protect community members and provides training and legal advice, including
discussions on security measures and what are considered as unfriendly in Aceh for
LGBT communities. PSA and LeTo wished that VG will remain to be a “home” for
LGBT in Aceh, a home where every issue and problem faced by LGBT is discussed and
MY ENEMY, MY ALLY
he full moon brightens Bandar Lampung that night. The sky was clear and
stars were clearly visible. In a corner of the city, at the Pasar Tengah area,
commonly called “Pasteng”, Asri Wijaya, who is often called “Oca”, is
preparing herself to go out. At 11 pm, this 23-year old transgender puts on
her accessories, red shoes, and a tight short dress that ends above her knee. Red
lipstick is smeared on her lips to match her shoes.
By the end of 2010, it has been eight years for Oca being in sex work. She
would often find customers easily at Pasteng. For her, the “Satuan Polisi Pamong
Praja” (SATPOL PP) siren is an unwelcome sound. “If I was hanging around Pasteng
in the past, I had to be ready to be arrested by SATPOL PP. I ran away… because if I
get caught by them, they would order me to do unpleasant things such as getting
“sometimes we have to perform oral sex in front of the
officers… it breaks my heart”, she said.
Gaya Lentera Muda (GAYLAM) — Lampung
naked, kissing other transgenders, and sometimes we have to perform oral sex in
front of the other officers… it breaks my heart”, she said.
That was Oca’s bitter life experience which she had to go through to earn some
money. The negative experiences are now in the past. Nowadays, it is all over and
there is no more violent raids, according to Oca. She can peacefully continue her
trade because SATPOL PP raids aren’t violent as it used to be. SATPOL PP are now
able to appreciate transgender people as human being. The SATPOL PP’s policy
towards transgenders has also changed. This makes Oca and her friends smile.
Currently, SATPOL PP no longer conduct raids targeting transgenders who carry
condoms. Now, they go after transgenders who don’t carry any condoms with them.
SATPOL PP’s policy change has led to lesser violent behaviors towards the
transgender community in the area. The current policy aims to support safer sexual
behaviors- from risky sexual behaviors which they have become accustomed to, into
“no-risk behaviors”. From not knowing into becoming aware of his or her HIV/AIDS
status, especially among members of the “Gay, Waria dan Lelaki
Sex Lelaki” (GWL) community. This policy change happened
primarily due to the hard work of “GAYA LANTERA MUDA
LAMPUNG” (GayLam), a GWL community organization that
provides support and help to community members in Lampung.
GayLam had no programs at the beginning. They just work
with the National Aids Commission (KPA) Lampung province and
not with other stakeholders. As time went by, GayLam has
improved. Their membership has increased and so did their
knowledge. Until finally, GayLam joined GWL-INA and developed
From this point on, GayLam became more active. Hence,
more opportunities were made available to them. GWL-INA
provided the group access to trainings conducted with the help of
the ISEAN-Hivos Program. GayLam was given an opportunity to receive new
knowledge and skills, one of them is on Strategic Planning. This training changed the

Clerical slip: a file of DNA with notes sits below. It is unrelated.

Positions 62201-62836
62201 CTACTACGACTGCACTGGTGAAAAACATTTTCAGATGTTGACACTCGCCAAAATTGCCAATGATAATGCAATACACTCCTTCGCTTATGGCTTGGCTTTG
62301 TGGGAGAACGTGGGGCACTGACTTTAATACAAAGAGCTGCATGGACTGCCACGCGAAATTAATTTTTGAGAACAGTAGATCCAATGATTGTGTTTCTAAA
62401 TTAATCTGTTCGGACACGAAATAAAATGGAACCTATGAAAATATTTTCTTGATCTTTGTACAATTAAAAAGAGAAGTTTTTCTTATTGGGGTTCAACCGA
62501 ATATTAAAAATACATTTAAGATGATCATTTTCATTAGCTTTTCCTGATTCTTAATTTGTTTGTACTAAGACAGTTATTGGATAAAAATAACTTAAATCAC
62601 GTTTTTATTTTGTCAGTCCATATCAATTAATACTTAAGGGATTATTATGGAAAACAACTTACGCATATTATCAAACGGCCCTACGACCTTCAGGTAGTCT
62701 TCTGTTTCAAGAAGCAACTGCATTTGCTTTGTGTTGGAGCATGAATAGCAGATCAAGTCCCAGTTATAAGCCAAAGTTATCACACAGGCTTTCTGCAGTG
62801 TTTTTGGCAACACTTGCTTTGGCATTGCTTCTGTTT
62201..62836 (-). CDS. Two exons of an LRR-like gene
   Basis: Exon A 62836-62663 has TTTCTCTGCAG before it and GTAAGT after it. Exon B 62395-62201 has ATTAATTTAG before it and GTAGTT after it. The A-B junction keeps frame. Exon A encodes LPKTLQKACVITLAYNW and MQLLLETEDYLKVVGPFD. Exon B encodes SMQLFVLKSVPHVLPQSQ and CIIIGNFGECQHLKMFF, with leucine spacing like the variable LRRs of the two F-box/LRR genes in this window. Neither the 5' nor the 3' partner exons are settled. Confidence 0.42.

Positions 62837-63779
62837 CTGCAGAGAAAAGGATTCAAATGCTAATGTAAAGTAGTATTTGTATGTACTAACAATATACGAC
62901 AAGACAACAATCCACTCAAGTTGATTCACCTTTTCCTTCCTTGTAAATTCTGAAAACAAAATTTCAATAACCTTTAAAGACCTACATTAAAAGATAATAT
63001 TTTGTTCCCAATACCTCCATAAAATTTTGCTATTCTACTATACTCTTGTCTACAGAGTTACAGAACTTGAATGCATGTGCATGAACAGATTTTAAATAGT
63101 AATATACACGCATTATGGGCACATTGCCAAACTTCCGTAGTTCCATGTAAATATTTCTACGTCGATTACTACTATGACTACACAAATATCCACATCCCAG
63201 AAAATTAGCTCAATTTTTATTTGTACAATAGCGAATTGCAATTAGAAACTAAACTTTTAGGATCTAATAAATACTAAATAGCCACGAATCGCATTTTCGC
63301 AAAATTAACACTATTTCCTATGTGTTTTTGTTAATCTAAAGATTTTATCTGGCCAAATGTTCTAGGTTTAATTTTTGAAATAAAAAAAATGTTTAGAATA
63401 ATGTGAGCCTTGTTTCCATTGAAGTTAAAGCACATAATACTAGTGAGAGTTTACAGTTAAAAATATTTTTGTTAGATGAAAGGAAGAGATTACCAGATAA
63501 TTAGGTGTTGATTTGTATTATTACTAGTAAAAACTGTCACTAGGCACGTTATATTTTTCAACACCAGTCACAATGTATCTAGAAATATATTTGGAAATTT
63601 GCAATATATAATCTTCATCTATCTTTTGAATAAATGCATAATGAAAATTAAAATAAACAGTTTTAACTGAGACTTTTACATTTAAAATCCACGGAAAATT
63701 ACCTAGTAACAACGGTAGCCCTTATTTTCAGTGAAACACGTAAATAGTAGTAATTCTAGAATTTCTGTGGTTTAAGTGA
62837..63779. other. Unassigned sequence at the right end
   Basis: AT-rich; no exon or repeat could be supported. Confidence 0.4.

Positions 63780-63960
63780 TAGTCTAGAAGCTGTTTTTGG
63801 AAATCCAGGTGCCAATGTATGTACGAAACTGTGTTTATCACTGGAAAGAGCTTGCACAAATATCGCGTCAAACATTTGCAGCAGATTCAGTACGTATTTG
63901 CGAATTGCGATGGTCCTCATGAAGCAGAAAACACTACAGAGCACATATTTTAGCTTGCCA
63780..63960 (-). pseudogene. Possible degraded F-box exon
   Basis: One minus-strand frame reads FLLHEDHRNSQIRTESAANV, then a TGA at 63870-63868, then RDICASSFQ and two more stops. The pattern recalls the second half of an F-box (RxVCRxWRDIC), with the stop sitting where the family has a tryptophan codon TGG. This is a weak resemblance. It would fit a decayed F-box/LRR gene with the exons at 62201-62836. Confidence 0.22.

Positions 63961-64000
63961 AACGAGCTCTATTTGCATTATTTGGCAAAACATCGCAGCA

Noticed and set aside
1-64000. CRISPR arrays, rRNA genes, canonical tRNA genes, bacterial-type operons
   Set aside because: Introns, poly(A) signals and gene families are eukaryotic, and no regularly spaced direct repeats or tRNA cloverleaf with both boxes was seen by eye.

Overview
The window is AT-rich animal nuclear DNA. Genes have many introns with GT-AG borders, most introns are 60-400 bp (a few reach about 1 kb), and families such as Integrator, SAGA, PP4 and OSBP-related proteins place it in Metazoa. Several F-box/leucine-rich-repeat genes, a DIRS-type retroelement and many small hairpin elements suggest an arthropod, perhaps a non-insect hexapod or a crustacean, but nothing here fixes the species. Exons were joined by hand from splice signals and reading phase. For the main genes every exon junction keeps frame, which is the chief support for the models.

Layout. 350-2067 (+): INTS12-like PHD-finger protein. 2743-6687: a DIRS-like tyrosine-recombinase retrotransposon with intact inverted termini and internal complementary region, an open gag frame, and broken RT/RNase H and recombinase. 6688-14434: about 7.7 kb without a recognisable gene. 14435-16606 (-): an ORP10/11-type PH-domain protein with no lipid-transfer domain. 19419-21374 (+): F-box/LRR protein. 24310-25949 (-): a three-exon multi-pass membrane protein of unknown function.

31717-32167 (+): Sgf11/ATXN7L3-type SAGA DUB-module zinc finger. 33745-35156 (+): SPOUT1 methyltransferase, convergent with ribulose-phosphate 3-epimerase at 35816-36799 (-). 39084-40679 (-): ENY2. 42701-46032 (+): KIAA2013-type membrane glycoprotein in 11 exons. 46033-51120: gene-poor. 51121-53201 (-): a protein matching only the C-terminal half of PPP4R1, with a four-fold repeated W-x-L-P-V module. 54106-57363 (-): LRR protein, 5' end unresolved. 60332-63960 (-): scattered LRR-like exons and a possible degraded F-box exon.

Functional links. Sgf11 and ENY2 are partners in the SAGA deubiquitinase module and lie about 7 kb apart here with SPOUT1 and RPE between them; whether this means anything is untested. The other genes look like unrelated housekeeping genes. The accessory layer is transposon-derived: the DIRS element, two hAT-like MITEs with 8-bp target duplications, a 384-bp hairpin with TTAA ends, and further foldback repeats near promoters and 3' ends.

paradigm of GayLam personnel towards being more open minded. GayLam currently
has a strategic plan and a work program for its activities. These include information
dissemination, provision of information on Sexually Transmitted Infections (STI) and
HIV-AIDS, outreach and assistance. They also provide referrals for STI service
provision, Voluntary Counseling and Testing/HIV test counseling (VCT) referral and
services, and working with organizations (national and international). These groups
Gaylam distributes condom for
include the GWL-INA and other development groups in each district/city in the
province of Lampung. They also implement the SMS Gateway Service Hotline
Program, Case Management Services, Assistance Group Training (Peer Educator),
Facebook Program (Gay Lampung) and Facebook group (Gay and other MSM in
Lampung). Moreover, they conduct condom distribution and development of
Information Education Communication Media, Sport entertainment and Edutainment,
Capacity building, Fundraising, and organize events.
Particularly in their advocacy program, GayLam collaborates with GWL-INA,
KPA Lampung province and the district/city government. GayLam advocates for
health-related initiatives, such as friendly transgender health services, VCT and ARV
examination. In addition, the group provides advocacy to key organizations such as
SATPOL PP to improve the welfare of affected communities.
Advocacy and networking activities will not be maximized without the
awareness of the community to practice low risk sexual behaviors. From the various
activities that GayLam does, its impact can be felt by friends at community. Jenita, a
transgender who likes to hang out at the Pasteng hotspot revealed that the presence
of GayLam makes transgender people feel comfortable. Jenita said “Now I feel safe
hanging out here because the SATPOL PP only accosts transgenders who do not carry
condoms and I feel happy because I can now be more secure when “selling” because
I would never do sex without a condom “No Sex, No Condom”. I am often engaged
by GayLam in activities such as HIV and AIDS discussion meetings. With the presence
of GayLam, our access to health care facilities is very easy. If I inform the Simpur clinic
that I am from GayLam community, access for health service becomes more open for
Advocacy programs will be continued by GayLam. These are envisioned to
encourage the community to fight for their needs, as well as combating stigma and
discrimination. GayLam continues to make progress internally and externally to
maintain good relations with all parties. The group will work towards developing